Kruskal-wallis test in r (Simple guide)

Let us start by understanding what the kruskal-wallis test is.

What is Kruskal-Wallis test?

Kruskal-wallis test is a non-parametric alternative to the One-way Analysis of variance for comparing means across two or more groups. The kruskal-wallis test is used when some important assumptions of the One-way analysis of variance are not met.
These assumptions are listed below:

  1. Absence of outliers in the data
  2. Normality of data

Kruskal-wallis test hypothesis:

  • H0 (Null hypothesis): There is no significant difference in the medians of the different groups.
  • H1 (Alternative hypothesis): At least one group has a different median.

Rejection region for kruskal wallis test

For this lesson we will use a rejection region of 0.05 i.e we reject the null hypothesis if our p-value is less than 0.05%

Assumptions of the kruskal-wallis test

  • The dependent variable is ordinal or continuous
  • The independent variable is categorical, having three or more groups
  • The distribution shapes are approximately similar in all groups.

Computing kruskal-wallis test in r

Example

We will work with the diet dataset for this example. Our aim is to compare weight loss for 3 different diets. The original dataset was downloaded from the sheffield website. We will be using the modified version that can be found here.

Load required packages

require(tidyverse)

Read in the dataset

dietdata <- read_csv("https://raw.githubusercontent.com/twirelex/dataset/master/dietdata.csv")
## Parsed with column specification:
## cols(
##   diet = col_character(),
##   weightloss = col_double()
## )

View first 6 observations of the data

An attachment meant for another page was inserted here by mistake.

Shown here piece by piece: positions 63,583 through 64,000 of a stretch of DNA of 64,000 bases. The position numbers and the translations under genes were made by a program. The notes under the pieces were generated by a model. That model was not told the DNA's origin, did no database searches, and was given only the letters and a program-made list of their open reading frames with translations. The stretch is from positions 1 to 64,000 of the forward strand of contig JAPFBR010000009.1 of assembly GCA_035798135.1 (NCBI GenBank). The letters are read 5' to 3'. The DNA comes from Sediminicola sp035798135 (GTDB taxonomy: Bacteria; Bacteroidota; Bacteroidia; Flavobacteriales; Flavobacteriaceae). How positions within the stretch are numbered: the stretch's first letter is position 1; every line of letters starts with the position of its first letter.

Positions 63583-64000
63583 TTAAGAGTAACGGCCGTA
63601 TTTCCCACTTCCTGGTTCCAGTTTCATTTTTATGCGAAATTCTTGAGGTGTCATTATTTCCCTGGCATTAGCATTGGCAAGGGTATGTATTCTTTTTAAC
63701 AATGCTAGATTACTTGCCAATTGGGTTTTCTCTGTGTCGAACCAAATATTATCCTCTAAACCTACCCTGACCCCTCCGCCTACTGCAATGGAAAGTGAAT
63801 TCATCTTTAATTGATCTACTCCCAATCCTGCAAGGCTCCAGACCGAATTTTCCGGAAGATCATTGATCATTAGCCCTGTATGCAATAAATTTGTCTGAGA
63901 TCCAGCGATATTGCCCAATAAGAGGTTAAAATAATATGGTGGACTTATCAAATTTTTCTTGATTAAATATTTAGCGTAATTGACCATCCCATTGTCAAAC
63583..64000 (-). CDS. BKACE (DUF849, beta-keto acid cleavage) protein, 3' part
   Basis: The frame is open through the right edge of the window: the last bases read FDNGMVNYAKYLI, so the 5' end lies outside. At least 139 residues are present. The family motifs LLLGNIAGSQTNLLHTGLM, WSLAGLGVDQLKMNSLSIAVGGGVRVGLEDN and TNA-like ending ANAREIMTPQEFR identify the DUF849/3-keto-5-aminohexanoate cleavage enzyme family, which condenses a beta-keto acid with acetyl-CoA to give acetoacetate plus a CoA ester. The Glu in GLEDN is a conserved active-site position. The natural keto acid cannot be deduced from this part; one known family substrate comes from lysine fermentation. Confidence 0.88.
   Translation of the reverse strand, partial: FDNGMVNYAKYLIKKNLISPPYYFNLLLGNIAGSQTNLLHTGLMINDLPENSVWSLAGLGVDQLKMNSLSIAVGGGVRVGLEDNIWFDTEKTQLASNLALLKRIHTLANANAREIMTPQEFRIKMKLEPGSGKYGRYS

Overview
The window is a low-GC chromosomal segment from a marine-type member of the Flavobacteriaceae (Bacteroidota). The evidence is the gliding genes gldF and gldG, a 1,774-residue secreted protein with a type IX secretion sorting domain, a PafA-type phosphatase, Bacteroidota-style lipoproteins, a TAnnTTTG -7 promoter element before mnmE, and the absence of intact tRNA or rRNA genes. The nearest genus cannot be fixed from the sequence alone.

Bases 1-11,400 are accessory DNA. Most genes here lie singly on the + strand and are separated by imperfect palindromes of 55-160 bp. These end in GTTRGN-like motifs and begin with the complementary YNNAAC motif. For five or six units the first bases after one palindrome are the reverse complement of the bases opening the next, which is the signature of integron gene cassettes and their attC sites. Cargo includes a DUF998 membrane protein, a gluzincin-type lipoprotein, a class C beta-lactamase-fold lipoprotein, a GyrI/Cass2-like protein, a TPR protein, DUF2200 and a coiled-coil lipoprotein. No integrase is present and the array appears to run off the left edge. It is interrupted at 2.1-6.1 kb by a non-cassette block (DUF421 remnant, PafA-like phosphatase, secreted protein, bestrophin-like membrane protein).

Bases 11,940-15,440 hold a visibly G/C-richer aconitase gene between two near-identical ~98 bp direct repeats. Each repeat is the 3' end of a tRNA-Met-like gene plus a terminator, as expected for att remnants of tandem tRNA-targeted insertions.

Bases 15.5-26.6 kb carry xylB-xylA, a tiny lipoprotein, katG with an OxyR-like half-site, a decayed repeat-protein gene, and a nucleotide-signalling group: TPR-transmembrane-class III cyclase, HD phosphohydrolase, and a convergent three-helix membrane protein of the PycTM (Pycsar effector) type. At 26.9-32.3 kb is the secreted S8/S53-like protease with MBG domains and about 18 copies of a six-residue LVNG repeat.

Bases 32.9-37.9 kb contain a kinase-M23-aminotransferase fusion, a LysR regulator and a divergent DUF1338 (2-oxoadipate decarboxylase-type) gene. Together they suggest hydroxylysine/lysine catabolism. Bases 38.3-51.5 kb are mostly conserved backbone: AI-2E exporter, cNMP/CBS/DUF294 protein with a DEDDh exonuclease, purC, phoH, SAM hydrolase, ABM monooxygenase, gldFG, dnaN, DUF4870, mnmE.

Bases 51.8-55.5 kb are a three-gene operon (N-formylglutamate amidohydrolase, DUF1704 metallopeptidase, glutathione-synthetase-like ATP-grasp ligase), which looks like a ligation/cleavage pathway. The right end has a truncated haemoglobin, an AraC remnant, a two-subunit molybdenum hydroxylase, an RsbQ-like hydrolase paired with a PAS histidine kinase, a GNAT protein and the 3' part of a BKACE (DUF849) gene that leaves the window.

head(dietdata)
## # A tibble: 6 x 2
##   diet  weightloss
##   <chr>      <dbl>
## 1 B           60  
## 2 B          103  
## 3 A           54.2
## 4 A           54  
## 5 A           63.3
## 6 A           61.1

View structure of the data

glimpse(dietdata)
## Rows: 78
## Columns: 2
## $ diet       <chr> "B", "B", "A", "A", "A", "A", "A", "A", "A", "A", "A", "...
## $ weightloss <dbl> 60.0, 103.0, 54.2, 54.0, 63.3, 61.1, 62.2, 64.0, 65.0, 6...

The diet variable appears to be a character variable, we need to make it a categorical variable to be able to use it in the analysis.

dietdata <- dietdata %>% mutate(diet = factor(diet))

Verify that the diet variable is now a categorical variable

glimpse(dietdata)
## Rows: 78
## Columns: 2
## $ diet       <fct> B, B, A, A, A, A, A, A, A, A, A, A, A, A, A, A, B, B, B,...
## $ weightloss <dbl> 60.0, 103.0, 54.2, 54.0, 63.3, 61.1, 62.2, 64.0, 65.0, 6...

See the count for each diet category

dietdata %>% count(diet)
## # A tibble: 3 x 2
##   diet      n
##   <fct> <int>
## 1 A        24
## 2 B        27
## 3 C        27

visualize the count for each diet category

dietdata %>% ggplot(aes(diet, fill = diet)) + geom_bar(show.legend = FALSE)
barplot for diet variable

Visualize the weightloss variable

dietdata %>% ggplot(aes(weightloss)) + geom_density() 
density plot for weightloss variable

Visualize the weightloss variable for each diet category

dietdata %>% ggplot(aes(weightloss, diet, fill = diet)) + geom_boxplot(show.legend = FALSE) + coord_flip()
boxplot of weightloss and diet variable

Notice that the median weightloss for group B is slightly different from that of group A and group C.

We will now use the kruskal-wallis test to check if the difference is significant

the kruskal.test function can be used to compute the kruskal-wallis test in r

kruskal_wallis_test <- kruskal.test(weightloss ~ diet, data = dietdata) 

kruskal_wallis_test
## 
## 	Kruskal-Wallis rank sum test
## 
## data:  weightloss by diet
## Kruskal-Wallis chi-squared = 0.68734, df = 2, p-value = 0.7092

With a p-value greater than 0.05 significance level we will accept the Null hypothesis and conclude that we have evidence to believe that all medians are equal.

Anthony Aigboje Akhonokhue
Anthony Aigboje Akhonokhue

A statistician/data-analyst/data-scientist for hire. See my Resume for more info.

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